Git is a powerful version control system that allows developers to track changes in their codebase and collaborate with others seamlessly. Two commonly used Git commands for updating your local repository with changes from remote repository are ‘git pull’ and ‘git fetch’ . In this blog, we’l check into differences between these two commands and provide examples to help you understand their usage.
What is Git Fetch
The ‘git fetch’ command is used to retrieve changes from a remote repository without merging them into your working branch. It updates your local repository’s knowledge of the remote repository, allowing you to see what changes have been made in the remote branch without, making any changes to your current branch.
Here’s how ‘
git fetch‘ works:
git fetch origin
In this example, ‘
origin‘ is name of the remote repository from which we want to fetch changes. After running this command, Git will download any new branches, tags, and commits from ‘
origin‘ and store them in your local repository. However, your working branch remains untouched.
Let’s consider a scenario where youre working on a feature branch and want to see if any changes have been made to the ‘main’ branch in the remote repository. You can use ‘git fetch’ to check for updates:
# Fetch changes from the remote repository (origin) git fetch origin # List branches and their respective commit hashes git branch -av
git branch -av‘ will display list of all branches, including those fetched from the remote repository. You can inspect these branches and decide whether you want to merge any changes into your working branch.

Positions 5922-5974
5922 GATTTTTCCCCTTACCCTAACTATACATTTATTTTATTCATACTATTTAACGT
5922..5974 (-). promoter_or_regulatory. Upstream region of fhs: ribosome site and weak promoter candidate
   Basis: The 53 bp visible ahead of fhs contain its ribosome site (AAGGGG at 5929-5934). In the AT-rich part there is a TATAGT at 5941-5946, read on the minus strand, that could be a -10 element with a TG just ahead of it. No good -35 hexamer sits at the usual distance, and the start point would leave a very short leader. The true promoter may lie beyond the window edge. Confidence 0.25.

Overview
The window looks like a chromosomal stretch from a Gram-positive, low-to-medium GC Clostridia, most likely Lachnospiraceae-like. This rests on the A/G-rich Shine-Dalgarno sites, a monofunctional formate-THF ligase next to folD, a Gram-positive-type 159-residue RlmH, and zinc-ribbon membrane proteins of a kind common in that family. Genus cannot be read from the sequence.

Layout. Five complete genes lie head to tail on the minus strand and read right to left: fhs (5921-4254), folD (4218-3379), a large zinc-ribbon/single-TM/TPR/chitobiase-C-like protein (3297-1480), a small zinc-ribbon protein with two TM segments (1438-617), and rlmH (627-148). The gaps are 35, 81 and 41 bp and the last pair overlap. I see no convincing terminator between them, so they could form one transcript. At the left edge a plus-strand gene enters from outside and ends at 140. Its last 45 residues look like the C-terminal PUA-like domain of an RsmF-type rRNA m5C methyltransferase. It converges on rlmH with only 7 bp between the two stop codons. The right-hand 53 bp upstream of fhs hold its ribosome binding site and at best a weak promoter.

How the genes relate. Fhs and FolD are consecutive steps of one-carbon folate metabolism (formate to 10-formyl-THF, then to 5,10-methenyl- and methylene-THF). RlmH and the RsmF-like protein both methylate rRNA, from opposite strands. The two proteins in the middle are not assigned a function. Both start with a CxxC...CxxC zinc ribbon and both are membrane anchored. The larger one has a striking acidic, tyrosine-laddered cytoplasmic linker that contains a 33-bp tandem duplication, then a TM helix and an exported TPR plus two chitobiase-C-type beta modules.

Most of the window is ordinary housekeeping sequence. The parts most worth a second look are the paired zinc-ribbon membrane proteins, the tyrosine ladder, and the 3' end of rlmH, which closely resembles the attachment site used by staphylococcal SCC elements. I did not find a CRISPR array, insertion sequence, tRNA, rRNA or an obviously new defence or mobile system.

What is Git Pull
git pull‘ command, on the other hand, not only fetches changes from the remote repository but also merges them into your current working branch. It’s essentially a combination of ‘
git fetch‘ and ‘
git merge‘ in one step.
Here’s how ‘git pull’ works:
git pull origin main
In this example, we are pulling changes from the ‘
main‘ branch of the ‘
origin‘ remote repository into our current working branch. ‘git pull’ will automatically fetch the latest changes and merge them into your local branch.
Consider a scenario where you’re working on a feature branch, and you want to update it with the latest changes from the ‘main’ branch in the remote repository:
# Switch to your feature branch git checkout feature-branch # Pull changes from the 'main' branch of the remote repository (origin) git pull origin main
After running this command, your ‘
feature-branch‘ will be updated with the latest changes from ‘main.’
In summary, ‘git fetch’ is used to fetch changes from a remote repository without merging them into your current working branch. It updates your local repository’s knowledge of the remote repository. On other hand, ‘git pull’ not only fetches changes but also merges them into your current working branch. Understanding the difference between these two commands is crucial for managing your Git workflow effectively.
Remember that using ‘git fetch’ allows you to review changes before merging them, while ‘git pull’ immediately updates your working branch. Depending on your workflow and the need for control over when and what changes are merged, you can choose the appropriate command.
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